I tracked Jorge down a week later, when he agreed to talk with me about his experience with Food What and the Agriculture program at Costanoa.
CE: How did you end up at Costanoa?
Jorge: When I went to [a regular high school] I started ditching class because … it felt like my teachers didn’t know how to teach a whole group of people. I felt like I was getting left behind. I stopped going to school, started hanging out with friends. We would all ditch together, eat at Del Pueblo, walk to the park.
The days I showed up at school … I would always feel lost…The principal met with my parents because of my low attendance. I hadn’t even attended a third of the year. He said I had to go to alternative school to make up the credits. My brother, who’s twenty now, was at Costanoa and I wanted to try it.
CE: How did you get involved with Life Lab?
Jorge: At Costanoa I signed up for the Agriculture ROP class. I remember the garden [from elementary school] but it was totally different…I always wanted to work with plants; my dad has been in landscaping for twenty years. But it’s much more fun starting plants from seed, watching them grow, taking them outside and seeing them thrive. I love being outside. It’s my favorite way of learning…I’d rather do heavy work outside than work in the classroom.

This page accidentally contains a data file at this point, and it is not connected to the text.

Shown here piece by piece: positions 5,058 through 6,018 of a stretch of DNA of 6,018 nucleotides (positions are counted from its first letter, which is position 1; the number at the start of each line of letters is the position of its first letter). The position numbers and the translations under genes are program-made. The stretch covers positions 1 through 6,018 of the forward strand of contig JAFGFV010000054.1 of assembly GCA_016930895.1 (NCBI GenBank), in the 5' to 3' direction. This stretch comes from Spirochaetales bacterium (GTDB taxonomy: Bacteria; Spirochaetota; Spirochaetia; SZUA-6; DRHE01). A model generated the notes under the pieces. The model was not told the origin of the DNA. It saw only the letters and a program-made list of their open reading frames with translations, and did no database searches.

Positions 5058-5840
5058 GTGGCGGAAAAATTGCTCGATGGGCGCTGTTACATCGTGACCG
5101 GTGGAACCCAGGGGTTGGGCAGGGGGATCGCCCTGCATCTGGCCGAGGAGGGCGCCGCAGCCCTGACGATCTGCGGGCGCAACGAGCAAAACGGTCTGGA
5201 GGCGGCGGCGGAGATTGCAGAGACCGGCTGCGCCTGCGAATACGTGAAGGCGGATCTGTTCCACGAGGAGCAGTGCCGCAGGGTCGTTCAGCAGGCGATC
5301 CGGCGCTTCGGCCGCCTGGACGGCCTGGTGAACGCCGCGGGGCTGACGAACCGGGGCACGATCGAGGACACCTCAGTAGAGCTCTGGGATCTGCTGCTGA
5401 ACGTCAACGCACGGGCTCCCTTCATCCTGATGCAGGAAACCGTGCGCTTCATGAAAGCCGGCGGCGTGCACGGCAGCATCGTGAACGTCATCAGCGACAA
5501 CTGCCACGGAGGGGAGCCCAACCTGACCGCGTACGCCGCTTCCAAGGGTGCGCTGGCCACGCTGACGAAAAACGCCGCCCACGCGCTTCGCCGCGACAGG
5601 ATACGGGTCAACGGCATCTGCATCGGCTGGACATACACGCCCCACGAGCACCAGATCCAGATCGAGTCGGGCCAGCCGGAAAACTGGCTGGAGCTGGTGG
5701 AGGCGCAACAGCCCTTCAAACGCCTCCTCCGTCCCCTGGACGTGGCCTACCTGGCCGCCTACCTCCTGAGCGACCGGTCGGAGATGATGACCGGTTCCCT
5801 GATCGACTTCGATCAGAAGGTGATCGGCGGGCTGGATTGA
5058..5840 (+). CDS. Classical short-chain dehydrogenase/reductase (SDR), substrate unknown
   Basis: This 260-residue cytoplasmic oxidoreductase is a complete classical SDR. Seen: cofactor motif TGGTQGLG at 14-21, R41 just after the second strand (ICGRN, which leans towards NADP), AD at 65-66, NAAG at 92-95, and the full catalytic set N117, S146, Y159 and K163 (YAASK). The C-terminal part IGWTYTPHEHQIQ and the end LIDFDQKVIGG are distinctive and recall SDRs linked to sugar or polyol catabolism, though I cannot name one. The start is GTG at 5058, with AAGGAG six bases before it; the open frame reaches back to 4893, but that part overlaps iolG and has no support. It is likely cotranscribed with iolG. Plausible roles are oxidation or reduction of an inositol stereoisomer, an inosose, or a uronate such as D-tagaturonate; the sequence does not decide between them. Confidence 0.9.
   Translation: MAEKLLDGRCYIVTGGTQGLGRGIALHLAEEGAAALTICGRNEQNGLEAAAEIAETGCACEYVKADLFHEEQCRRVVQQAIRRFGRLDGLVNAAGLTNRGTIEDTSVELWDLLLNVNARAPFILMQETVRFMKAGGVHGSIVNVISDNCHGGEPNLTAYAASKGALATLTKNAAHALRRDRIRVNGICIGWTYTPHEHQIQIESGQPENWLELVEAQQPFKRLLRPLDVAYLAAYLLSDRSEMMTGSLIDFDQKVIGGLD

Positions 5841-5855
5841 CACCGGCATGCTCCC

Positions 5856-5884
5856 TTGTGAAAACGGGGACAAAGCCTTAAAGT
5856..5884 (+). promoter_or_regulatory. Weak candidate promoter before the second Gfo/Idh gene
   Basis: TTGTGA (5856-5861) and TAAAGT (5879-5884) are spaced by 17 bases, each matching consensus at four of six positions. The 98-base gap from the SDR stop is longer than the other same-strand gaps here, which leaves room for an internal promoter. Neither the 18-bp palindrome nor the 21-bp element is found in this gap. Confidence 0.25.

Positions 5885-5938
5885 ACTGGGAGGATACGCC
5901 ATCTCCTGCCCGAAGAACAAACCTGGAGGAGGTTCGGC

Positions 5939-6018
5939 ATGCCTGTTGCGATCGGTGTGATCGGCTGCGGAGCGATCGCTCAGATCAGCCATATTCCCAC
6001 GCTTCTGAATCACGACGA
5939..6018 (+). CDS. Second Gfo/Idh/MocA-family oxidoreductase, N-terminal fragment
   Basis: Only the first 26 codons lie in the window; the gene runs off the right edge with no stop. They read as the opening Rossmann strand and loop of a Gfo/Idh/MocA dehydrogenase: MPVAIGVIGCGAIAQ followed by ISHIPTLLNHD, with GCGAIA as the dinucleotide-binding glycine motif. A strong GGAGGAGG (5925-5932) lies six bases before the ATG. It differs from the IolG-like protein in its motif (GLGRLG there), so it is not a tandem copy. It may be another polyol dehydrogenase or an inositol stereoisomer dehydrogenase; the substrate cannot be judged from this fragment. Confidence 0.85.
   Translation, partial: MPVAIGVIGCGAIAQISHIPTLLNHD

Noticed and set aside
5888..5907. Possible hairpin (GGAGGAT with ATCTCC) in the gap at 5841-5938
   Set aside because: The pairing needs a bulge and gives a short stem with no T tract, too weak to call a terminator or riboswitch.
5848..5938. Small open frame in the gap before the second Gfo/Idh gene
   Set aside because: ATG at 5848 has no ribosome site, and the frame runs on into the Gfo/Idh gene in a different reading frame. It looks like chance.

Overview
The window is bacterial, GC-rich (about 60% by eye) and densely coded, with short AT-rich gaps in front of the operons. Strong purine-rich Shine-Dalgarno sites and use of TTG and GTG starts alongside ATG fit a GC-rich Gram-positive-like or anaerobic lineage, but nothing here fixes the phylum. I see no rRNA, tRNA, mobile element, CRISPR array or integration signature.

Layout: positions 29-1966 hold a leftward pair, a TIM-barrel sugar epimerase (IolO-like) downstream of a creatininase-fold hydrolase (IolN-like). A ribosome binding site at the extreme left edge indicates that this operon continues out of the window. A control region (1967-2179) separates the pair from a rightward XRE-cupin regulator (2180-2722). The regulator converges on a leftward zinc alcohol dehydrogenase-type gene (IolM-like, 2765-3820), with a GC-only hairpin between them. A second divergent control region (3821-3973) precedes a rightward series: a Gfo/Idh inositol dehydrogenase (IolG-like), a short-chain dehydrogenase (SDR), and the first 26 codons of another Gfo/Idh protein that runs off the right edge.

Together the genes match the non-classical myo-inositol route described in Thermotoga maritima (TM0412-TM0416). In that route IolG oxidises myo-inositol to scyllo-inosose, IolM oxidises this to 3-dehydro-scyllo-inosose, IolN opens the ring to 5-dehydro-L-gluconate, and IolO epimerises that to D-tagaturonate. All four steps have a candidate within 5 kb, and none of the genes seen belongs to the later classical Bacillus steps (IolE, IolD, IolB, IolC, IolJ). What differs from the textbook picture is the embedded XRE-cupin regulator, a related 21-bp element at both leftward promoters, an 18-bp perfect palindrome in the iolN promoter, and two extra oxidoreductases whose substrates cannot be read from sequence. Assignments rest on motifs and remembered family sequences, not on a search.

When [the director of Food What] Doron came to Cosatnoa, he kept making jokes and throwing apples from his farm to the kids. My friend said, ‘You’re a farmer, you should try that.’ The next thing I know I was working during the spring internships…. after school with other Costanoa kids at UCSC Farm. I remember the chickens and the Venus Flycatchers from [field trips] when I was a kid. But when I came this time, the feeling of being there…it was like a relief. You forget about everything.
CE: Tell me about the garden you started at your grandma’s house.
Jorge: Two inches under the dirt at our apartments is concrete…so my dad put plants in pots. But the manager said no plants in pots. So we took to them to my grandma’s house. She has a huge back yard. I was thinking, ‘Why not start a garden?’ The first year [the plants] didn’t grow because of too much shade from the trees. Then my brother cut down the apple tree in the middle, and the next season I grew all kinds of vegetables.
All the water came from the creek running through her backyard. I planted forty tomato seedlings from [ROP teacher] Lisa Glick all around the border. That made me always want to be there, made me want to keep growing food for my family. I’d rather have my family eating something fresh and homegrown than food that comes from far away and is expensive.
CE: How have you changed since you started the ag program at Costanoa?